The efforts required to meet these targets will also cut air pollution in Europe. For example, improvements in energy efficiency and increased use of renewable energy will both lead to reduced amounts of fossil fuel combustion — a key source of air pollution. These positive side effects are referred to as the ‘co-benefits’ of climate change policy.

It has been estimated that the above package will cut the cost of meeting EU air pollution targets by EUR 8.5 billion per year. The savings to the European health services could be as much as six times that figure.

Long-Term Ozone Exposure and Mortality | The New England Journal of Medicine | Study

Long-Term Ozone Exposure and Mortality

Michael Jerrett, Ph.D., Richard T. Burnett, Ph.D., C. Arden Pope, III, Ph.D., Kazuhiko Ito, Ph.D., George Thurston, Sc.D., Daniel Krewski, Ph.D., Yuanli Shi, M.D., Eugenia Calle, Ph.D., and Michael Thun, M.D.

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Long-Term Ozone Exposure and Mortality

–><!– Michael Jerrett, Ph.D., Richard T. Burnett, Ph.D., C. Arden Pope, III, Ph.D., Kazuhiko Ito, Ph.D., George Thurston, Sc.D., Daniel Krewski, Ph.D., Yuanli Shi, M.D., Eugenia Calle, Ph.D., and Michael Thun, M.D. –>ABSTRACT

Background Although many studies have linked elevations in tropospheric ozone to adverse health outcomes, the effect of long-term exposure to ozone on air pollution–related mortality remains uncertain. We examined the potential contribution of exposure to ozone to the risk of death from cardiopulmonary causes and specifically to death from respiratory causes.

Methods Data from the study cohort of the American Cancer Society Cancer Prevention Study II were correlated with air-pollution data from 96 metropolitan statistical areas in the United States. Data were analyzed from 448,850 subjects, with 118,777 deaths in an 18-year follow-up period. Data on daily maximum ozone concentrations were obtained from April 1 to September 30 for the years 1977 through 2000. Data on concentrations of fine particulate matter (particles that are ≤2.5 µm in aerodynamic diameter [PM2.5]) were obtained for the years 1999 and 2000. Associations between ozone concentrations and the risk of death were evaluated with the use of standard and multilevel Cox regression models.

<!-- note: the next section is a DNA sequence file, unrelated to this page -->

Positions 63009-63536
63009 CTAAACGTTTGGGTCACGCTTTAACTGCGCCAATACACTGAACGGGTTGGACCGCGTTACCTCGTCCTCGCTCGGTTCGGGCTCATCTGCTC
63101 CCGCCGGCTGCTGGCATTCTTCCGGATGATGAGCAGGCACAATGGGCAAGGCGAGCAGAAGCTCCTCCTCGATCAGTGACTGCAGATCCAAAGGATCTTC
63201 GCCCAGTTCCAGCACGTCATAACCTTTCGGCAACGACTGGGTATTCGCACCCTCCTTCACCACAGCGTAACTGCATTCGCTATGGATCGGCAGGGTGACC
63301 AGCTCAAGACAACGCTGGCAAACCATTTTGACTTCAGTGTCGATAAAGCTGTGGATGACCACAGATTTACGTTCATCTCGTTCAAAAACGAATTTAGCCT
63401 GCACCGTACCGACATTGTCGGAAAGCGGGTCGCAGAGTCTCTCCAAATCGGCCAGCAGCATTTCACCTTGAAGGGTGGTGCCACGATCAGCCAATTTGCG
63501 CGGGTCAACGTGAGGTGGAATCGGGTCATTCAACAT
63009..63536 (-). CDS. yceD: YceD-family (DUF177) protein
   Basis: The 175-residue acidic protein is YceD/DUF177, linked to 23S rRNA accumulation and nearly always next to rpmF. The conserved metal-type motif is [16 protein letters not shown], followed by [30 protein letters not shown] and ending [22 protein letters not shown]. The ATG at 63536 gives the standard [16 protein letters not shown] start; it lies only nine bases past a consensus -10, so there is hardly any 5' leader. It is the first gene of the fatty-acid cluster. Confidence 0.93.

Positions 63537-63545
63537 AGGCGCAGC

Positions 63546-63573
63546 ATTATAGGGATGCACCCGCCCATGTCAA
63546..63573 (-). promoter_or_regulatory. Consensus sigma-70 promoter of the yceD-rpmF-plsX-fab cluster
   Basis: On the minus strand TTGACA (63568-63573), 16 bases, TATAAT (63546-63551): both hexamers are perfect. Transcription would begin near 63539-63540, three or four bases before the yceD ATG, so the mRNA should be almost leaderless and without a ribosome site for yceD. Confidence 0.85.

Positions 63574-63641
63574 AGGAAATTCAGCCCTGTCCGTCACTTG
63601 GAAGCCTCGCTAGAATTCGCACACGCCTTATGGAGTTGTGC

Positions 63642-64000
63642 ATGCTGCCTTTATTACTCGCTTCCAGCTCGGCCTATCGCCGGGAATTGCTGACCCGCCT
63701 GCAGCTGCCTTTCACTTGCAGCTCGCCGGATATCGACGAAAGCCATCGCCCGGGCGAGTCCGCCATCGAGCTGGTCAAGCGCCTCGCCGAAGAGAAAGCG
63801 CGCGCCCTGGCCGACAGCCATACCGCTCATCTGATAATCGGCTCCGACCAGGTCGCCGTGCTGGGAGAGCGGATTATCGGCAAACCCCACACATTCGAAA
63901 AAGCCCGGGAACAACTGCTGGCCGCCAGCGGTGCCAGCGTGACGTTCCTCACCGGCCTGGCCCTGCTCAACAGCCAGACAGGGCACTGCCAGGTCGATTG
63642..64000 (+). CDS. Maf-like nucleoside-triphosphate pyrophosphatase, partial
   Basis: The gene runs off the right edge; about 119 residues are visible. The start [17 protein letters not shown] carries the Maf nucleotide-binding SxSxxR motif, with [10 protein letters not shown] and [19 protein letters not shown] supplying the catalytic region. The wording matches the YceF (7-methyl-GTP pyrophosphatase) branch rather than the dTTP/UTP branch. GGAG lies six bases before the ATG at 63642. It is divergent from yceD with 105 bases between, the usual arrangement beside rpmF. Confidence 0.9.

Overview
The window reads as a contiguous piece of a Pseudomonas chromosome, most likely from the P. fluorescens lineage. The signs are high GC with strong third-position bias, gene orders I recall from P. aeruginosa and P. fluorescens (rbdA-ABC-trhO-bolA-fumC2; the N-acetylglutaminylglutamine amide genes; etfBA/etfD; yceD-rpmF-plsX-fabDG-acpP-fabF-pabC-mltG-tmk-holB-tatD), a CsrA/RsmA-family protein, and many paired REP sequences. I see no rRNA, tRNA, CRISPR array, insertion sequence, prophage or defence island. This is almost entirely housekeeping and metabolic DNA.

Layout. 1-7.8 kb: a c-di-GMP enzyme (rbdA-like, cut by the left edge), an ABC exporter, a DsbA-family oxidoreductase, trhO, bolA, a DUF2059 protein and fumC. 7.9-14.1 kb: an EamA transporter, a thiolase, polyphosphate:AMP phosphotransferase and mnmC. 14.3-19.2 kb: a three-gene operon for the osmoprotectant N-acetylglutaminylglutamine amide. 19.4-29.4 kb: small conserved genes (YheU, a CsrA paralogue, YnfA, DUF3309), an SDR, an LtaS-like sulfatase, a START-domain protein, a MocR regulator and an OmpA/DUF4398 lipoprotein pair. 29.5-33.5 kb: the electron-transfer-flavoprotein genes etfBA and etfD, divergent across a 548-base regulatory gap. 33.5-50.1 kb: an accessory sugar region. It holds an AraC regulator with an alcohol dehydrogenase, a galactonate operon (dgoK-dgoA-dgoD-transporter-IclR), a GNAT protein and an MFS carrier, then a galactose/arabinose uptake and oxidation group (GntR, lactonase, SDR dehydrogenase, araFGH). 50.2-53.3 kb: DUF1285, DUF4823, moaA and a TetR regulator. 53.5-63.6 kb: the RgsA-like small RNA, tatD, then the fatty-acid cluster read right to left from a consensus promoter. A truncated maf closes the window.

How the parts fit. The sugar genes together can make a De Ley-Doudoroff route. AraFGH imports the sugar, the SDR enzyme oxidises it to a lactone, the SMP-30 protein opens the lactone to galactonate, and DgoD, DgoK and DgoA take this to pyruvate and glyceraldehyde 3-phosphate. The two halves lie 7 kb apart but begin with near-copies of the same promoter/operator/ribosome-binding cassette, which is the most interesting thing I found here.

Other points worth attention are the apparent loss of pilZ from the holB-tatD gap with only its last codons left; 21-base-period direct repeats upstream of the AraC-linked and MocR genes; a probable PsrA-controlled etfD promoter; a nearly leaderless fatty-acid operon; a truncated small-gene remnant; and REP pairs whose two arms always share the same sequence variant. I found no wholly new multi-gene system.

Results In single-pollutant models, increased concentrations of either PM2.5 or ozone were significantly associated with an increased risk of death from cardiopulmonary causes. In two-pollutant models, PM2.5 was associated with the risk of death from cardiovascular causes, whereas ozone was associated with the risk of death from respiratory causes. The estimated relative risk of death from respiratory causes that was associated with an increment in ozone concentration of 10 ppb was 1.040 (95% confidence interval, 1.010 to 1.067). The association of ozone with the risk of death from respiratory causes was insensitive to adjustment for confounders and to the type of statistical model used.